The next step in the processing is the removal of the residual part of the photoresist layer 5. Thereafter, the assembly is subjected to a heating treatment in either vacuum or nitrogen at atmospheric pressure in a diffusion furnace at a temperature of 180° C. for a period of 1 hour. This heating step results in the conversion of a surface adjoining region of the body. The conversion is such that at the intended temperature of operation (77° K.), said region has the characteristics of n-type material and a p-n junction is present between said region and the remainder of the body which at said temperature exhibits p-type characteristics. For the sake of convenience of illustration this region is shown in the section of FIG. 5, taken along a line corresponding to the line V--V in FIG. 4, as an n-type region 9 forming a p-n junction 10 with the p-type body 4. The p-n junction 10 is shown terminating in the surface just outside the periphery of the anodically produced surface layer 7. The p-n junction for the major part extends substantially parallel to the upper surface of the body and at a depth therefrom of approximately 6 microns.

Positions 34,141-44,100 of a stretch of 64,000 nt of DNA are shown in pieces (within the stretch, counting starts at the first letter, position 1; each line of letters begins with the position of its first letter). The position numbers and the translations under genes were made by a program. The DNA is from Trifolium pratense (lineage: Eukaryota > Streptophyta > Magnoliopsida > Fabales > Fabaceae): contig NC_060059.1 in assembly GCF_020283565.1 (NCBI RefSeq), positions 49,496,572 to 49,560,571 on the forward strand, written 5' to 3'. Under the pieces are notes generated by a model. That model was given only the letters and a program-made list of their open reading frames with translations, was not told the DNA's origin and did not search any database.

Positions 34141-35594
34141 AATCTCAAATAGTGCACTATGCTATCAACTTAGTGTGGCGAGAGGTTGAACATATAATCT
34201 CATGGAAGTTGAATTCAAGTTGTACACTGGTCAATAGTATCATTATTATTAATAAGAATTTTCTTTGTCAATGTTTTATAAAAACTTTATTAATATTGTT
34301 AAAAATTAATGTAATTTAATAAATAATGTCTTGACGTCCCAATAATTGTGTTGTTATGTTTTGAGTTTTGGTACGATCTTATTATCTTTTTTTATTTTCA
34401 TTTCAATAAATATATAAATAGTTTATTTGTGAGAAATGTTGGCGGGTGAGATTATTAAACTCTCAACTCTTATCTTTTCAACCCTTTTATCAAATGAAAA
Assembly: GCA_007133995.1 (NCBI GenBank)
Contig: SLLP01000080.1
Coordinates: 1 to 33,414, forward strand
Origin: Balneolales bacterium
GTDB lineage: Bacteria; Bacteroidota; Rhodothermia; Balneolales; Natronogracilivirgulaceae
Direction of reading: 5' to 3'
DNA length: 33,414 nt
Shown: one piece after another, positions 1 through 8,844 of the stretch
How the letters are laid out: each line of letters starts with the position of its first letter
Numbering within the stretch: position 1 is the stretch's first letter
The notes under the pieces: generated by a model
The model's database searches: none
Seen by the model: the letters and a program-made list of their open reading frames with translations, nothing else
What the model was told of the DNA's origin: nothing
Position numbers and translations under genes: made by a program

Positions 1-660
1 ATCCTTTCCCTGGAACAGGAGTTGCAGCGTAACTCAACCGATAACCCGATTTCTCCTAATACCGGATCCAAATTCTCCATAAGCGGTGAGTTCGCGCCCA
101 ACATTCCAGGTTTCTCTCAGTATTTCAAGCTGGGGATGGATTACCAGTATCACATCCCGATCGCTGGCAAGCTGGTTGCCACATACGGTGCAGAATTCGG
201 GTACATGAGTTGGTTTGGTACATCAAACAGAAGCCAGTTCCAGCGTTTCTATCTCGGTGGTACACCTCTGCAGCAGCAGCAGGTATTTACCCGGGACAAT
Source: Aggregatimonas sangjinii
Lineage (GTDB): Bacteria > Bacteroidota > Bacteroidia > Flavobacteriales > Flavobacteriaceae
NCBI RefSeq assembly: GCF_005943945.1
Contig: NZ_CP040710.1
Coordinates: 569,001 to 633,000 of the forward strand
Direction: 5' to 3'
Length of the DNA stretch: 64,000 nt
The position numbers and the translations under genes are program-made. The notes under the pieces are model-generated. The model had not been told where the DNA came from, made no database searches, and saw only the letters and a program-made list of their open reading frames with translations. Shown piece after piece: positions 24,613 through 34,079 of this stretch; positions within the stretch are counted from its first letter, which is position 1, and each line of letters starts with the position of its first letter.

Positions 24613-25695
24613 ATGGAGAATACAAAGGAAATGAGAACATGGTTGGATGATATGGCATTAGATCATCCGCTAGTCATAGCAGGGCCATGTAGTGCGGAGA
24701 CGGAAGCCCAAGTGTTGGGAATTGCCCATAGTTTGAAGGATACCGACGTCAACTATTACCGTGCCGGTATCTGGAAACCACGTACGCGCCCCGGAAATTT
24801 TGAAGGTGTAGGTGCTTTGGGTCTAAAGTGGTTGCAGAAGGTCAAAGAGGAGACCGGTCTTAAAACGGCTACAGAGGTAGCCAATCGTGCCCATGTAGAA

The anodically produced surface layer 7 is then removed by etching, and a further etching treatment effected to remove approximately 0.5 micron from the surface of the mercury cadmium telluride body.